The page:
Long Beach in Harrison County, Mississippi — The American South (East South Central)
Long Beach Schools
W. J. Quarles began teaching 11 children in his home on Railroad Street (1884-1886). One room wood-frame school erected 1886, enlarged 1887. First brick building built 1906. Principal and four teachers taught 10 grades. New Long Beach school built 1926. Twelve grades taught here 1926-1956. Long Beach School District organized 1927. Became Jeff Davis Elementary 1956-1976. Building demolished 1978. New Jeff Davis Elementary built 1980, renamed Harper McCaughan Elementary 1982 in honor of property donor. All school buildings on site demolished 2007 after extensive damage from Hurricane Katrina.
Erected 1999 by the Long Beach Historical Society and Long Beach School District.
Location. 30° 20.961′ N, 89° 9.031′ W. Marker is in Long Beach, Mississippi, in Harrison County. Marker is at the intersection of Jeff Davis Avenue and East 3rd Street, on the right when traveling north on Jeff Davis Avenue. Touch for map. Marker is at or near this postal address: 301 Jeff Davis Avenue, Long Beach MS 39560, United States of America.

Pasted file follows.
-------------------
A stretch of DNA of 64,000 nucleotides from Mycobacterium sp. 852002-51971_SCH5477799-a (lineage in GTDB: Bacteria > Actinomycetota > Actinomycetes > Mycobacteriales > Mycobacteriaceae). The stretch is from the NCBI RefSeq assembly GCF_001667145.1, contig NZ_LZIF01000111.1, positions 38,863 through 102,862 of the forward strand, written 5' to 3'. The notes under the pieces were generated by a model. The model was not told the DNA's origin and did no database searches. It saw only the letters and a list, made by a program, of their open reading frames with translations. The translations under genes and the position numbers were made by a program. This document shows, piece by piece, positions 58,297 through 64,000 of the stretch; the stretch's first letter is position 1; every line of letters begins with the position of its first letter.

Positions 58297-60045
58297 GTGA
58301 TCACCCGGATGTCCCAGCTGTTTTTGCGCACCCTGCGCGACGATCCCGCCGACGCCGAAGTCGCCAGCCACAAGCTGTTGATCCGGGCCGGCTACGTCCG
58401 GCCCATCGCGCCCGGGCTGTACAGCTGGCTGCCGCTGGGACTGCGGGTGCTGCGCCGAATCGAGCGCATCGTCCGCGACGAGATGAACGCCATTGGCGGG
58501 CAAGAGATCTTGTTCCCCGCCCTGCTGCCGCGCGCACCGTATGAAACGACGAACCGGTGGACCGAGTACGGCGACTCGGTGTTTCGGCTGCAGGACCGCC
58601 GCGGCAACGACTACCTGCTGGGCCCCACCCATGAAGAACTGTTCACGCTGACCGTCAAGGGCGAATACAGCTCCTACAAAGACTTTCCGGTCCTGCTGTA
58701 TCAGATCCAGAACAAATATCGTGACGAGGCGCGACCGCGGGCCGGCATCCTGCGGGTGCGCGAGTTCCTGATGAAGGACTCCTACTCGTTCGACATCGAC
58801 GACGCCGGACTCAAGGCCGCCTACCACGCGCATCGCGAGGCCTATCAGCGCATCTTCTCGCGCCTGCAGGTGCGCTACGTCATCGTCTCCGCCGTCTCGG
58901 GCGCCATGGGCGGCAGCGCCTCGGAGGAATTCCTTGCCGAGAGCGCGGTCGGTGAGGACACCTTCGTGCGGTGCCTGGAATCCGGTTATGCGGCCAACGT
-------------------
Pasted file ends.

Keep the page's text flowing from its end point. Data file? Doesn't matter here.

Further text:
Other nearby markers. At least 8 other markers are within 3 miles of this marker, measured as the crow flies. City of Long Beach Centennial 1905-2005 (here, next to this marker); Early Bank and Post Office Early Long Beach (approx. 0.6 miles away); St. Thomas the Apostle Catholic Church (approx. ¾ mile away); Truck Farming (approx. one mile away); a different marker also named Early Long Beach (approx. 1.1 miles away); Boggsdale (approx. 1.4 miles away); Gulfport Civil Rights Wade-In (approx. 2.9 miles away). Touch for a list and map of all markers in Long Beach.
More about this marker. Marker restored in 2008 after damage from Hurricane Katrina.
Categories. • Disasters • Education •
Credits. This page was last revised on June 16, 2016. This page originally submitted on February 23, 2015, by Mark Hilton of Montgomery, Alabama. This page has been viewed 235 times since then and 4 times this year. Photos: 1, 2, 3. submitted on February 23, 2015, by Mark Hilton of Montgomery, Alabama.